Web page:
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Agence France-Presse
US recommends routine HPV vaccination for boys

February 3, 2012

WASHINGTON, Feb 3, 2012 (AFP) - US health authorities on Friday urged all
boys age 11-12 to get a routine vaccination against the most common sexually
transmitted disease, human papillomavirus, or HPV.

Other changes as part of an annual update to US immunization schedules
included a recommended hepatitis B vaccine to the protect the livers of adults
up to age 60 who have diabetes and a vaccine against whooping cough for
pregnant women.

The updates, agreed upon by the Centers for Disease Control and
Prevention's Advisory Committee on Immunization Practices (ACIP), were
published in the CDC's Morbidity and Mortality Weekly report of February 3.

The HPV vaccine has been approved for girls since 2006 but the CDC had not
expressly urged it for boys, though boys were included among those who could
receive it to prevent certain cancers and genital warts.

Health experts have expressed hope that if pre-teen boys and girls are both
encouraged to get the vaccine, the rate of infection will decrease in the
general population.

About half of all sexually active adults will get HPV in their lifetime.
There are more than 100 types of HPV, and most clear the body on their own,
but some strains can linger and lead to cervical, anal or oral cancer.

Only about 20 percent of women aged 19-27 reported having received the HPV
vaccine in 2010, up slightly from 17.6 percent in 2009, the CDC said.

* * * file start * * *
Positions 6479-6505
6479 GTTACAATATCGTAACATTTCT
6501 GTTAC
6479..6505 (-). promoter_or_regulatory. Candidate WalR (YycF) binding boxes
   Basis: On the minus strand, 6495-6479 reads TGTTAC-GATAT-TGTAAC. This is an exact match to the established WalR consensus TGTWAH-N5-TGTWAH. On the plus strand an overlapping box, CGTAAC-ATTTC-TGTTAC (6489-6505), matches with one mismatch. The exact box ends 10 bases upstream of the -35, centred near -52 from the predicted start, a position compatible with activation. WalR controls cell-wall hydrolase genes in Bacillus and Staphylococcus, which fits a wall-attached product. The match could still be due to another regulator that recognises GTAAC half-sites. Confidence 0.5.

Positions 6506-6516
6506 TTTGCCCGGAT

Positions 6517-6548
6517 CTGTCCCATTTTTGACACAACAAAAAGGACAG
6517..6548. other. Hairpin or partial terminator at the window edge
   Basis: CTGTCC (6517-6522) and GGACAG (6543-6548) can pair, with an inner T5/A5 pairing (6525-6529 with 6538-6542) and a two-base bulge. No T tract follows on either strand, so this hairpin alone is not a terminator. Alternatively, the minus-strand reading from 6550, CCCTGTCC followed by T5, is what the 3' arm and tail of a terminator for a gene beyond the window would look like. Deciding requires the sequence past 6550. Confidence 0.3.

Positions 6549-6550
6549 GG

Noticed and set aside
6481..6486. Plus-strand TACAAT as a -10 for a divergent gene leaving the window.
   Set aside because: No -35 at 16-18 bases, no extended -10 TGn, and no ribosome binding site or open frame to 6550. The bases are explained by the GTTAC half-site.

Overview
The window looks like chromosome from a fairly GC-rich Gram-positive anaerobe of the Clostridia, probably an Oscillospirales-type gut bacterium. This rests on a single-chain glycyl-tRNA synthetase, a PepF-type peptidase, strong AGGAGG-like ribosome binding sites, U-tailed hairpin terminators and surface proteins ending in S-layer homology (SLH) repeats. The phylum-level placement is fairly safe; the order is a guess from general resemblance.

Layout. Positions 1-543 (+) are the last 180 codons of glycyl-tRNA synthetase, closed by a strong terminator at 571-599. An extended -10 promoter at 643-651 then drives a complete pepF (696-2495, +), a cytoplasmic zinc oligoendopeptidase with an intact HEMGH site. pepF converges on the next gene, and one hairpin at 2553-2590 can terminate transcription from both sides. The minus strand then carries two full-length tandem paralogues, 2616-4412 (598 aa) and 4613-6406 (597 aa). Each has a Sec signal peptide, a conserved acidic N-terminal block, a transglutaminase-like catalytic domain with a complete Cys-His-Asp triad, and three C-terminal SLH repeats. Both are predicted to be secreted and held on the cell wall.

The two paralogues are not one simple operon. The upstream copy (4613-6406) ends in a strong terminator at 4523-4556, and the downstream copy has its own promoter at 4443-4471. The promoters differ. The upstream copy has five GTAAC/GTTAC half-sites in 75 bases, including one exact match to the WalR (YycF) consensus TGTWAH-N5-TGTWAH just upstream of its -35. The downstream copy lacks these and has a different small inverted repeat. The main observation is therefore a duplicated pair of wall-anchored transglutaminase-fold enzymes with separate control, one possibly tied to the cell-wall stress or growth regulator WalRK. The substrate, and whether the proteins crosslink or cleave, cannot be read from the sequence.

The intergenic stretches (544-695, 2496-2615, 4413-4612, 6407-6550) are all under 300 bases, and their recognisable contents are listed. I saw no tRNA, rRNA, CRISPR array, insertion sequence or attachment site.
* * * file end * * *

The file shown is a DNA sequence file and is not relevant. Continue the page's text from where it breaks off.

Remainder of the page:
The vaccine, currently recommended for girls age 11-26, has faced
resistance from some parents over fears that immunizing young girls would
encourage them to be promiscuous.

The new guidelines, which were first urged by ACIP in October, call for all
males aged 11-12 to get the vaccine too, with a catch up vaccination for those
between the ages of 13 and 21 if they missed it.

HPV vaccine also is recommended for males 22-26 years old who have not been
vaccinated before and who have weakened immune defenses, who test positive for
human immunodeficiency virus (HIV), or who have sex with men.

The hepatitis B shot is now being recommended for all adults up to 60 who
have diabetes as soon as possible after they are diagnosed, and for those
older based on the need for assisted blood glucose monitoring.

The combination Tdap vaccine against tetanus, diphtheria, and acellular
pertussis (or whooping cough) had been urged for adults with close contact to
children and for women after they gave birth if they had not previously been
vaccinated as adults.

The new recommendation calls for pregnant women to get the Tdap vaccine at
20 weeks gestation or later so they can pass the antibodies on to the fetus.

All people age six months and older can get the annual flu vaccine, the
update added. Patients with an egg allergy should get the inactivated flu shot.




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